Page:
Hans Stabauer, founder of the BBQ World Association and AMA BBQ head coach, grilled the best pieces of the lamb: spare ribs, burgers, roast, chop, and joint. The whole day long, visitors to the Alpine Lamb Festival enjoyed delicious lamb dishes and other regional specialties made by the local Ennstal Bäuerinnen. The traditional rural youth association Landjugend presented Styrian wines and various fruit juices.

Throughout the day, exhibitors offered their sheep-focussed produce, and in the afternoon, a raffle with great prizes took place. Prizes included a children’s season pass for 2015/16, a SummerCard for summer 2016, a voucher for an Alpine lamb, and a pair of skis.

Austria’s 1st shepherdess: Svenia Paul

The 27-year-old Svenia Paul is the only trained shepherdess to practice this profession in Austria’s mountains. With the Almauftrieb – Spring Sheep Drive – up to the Hauser Kaibling on 2nd June 2015, she took on a flock of about 900 sheep. The animals graze in the course of the Alpine Lamb Project the Alpine pastures and areas used for ski runs in winter. This EU-LEADER project is valuable both for the agriculture and tourism industries. Up to the Hauser Kaibling during summer , the Tauern-Gondola lift brings visitors, who might meet, if they are lucky, the shepherdess and her flock.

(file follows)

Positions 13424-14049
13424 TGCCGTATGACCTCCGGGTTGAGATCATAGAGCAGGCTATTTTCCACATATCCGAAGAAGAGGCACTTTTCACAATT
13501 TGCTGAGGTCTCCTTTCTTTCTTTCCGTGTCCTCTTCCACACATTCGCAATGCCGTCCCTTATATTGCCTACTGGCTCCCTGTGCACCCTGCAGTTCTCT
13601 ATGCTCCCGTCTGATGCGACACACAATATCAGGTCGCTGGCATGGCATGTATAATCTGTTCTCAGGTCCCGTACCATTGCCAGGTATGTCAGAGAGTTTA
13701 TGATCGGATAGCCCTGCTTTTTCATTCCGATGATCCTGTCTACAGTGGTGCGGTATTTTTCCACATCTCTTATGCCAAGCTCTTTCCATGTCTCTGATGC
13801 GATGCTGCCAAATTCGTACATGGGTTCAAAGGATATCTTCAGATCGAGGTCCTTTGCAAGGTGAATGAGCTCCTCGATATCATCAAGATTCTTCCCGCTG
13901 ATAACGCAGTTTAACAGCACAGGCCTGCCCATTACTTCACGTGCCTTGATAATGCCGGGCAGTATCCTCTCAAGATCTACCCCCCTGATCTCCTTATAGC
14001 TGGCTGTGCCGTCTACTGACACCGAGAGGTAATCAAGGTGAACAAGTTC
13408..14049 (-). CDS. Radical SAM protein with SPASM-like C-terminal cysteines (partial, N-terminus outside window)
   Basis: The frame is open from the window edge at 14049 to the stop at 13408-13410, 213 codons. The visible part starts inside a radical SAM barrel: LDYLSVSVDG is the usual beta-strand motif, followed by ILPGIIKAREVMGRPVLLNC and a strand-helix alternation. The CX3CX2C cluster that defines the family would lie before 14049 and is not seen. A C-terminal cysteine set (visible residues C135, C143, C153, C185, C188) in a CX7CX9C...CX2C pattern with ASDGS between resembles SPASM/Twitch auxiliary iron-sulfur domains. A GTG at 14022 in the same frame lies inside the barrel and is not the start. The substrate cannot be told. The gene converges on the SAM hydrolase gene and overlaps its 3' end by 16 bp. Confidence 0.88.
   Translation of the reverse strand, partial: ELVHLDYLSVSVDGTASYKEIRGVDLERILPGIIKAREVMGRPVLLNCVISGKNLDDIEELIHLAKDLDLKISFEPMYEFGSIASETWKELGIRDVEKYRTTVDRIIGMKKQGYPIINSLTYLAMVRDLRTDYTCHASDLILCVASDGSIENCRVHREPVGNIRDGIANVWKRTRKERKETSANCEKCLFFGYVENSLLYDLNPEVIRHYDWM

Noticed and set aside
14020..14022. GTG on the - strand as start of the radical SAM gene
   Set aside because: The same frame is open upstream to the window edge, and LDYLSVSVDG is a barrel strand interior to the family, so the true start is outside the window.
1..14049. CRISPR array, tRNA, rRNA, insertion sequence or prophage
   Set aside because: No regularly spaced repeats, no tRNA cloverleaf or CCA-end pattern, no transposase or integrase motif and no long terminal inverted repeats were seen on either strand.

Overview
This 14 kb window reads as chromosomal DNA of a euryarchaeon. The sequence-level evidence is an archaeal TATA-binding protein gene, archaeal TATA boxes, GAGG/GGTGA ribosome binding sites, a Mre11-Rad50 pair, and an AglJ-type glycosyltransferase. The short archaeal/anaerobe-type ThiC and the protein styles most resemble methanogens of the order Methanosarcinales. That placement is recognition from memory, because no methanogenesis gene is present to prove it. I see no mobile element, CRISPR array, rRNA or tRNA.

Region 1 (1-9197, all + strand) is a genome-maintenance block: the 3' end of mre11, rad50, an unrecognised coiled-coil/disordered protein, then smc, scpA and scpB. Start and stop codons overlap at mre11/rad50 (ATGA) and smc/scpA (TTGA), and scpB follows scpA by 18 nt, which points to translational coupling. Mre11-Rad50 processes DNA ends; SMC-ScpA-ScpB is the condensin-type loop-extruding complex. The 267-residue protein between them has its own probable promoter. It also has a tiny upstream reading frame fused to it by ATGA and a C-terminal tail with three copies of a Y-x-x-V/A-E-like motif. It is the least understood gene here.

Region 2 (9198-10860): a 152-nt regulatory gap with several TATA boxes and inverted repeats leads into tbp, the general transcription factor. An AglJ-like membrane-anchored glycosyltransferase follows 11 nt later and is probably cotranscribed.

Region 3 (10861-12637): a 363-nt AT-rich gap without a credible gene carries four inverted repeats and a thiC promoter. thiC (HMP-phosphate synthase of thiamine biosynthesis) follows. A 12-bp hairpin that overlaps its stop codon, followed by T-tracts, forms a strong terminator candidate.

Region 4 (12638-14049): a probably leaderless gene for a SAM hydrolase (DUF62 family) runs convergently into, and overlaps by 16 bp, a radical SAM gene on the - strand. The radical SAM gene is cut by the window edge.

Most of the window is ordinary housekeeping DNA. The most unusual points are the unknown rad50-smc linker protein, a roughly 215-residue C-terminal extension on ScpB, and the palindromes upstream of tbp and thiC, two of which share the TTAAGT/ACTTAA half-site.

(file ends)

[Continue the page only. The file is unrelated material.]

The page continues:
The college-graduate agronomist grew up on a German sheep farm and completed her training with shepherd Martin Winz in Halle. Martin Winz was the first Hauser Kaibling shepherd in summer 2008. He has been friends with the chairman of the Styrian Sheep and Goat Farming association ever since, and this friendship lead to bringing the young shepherdess into the fold.

The project: flock maintains ski runs

The Alpine Lamb Project originally started as EU-LEADER project and developed quickly from there. It links the interests of co-operation partners from various economic backgrounds as well as areas of life. Their main focus is to created a high quality product – Ennstal lamb. At the same time, the Alpine pastures are maintained ecologically because they are prevented from overgrowing, and the biodiversity is sustained. As to ski-run maintenance, the sheep are doing a great job: the flock naturally fertilise the ski-run areas, making them firm for winter. All of this prevents erosion, saves the use of heavy machines, and is good for the environment.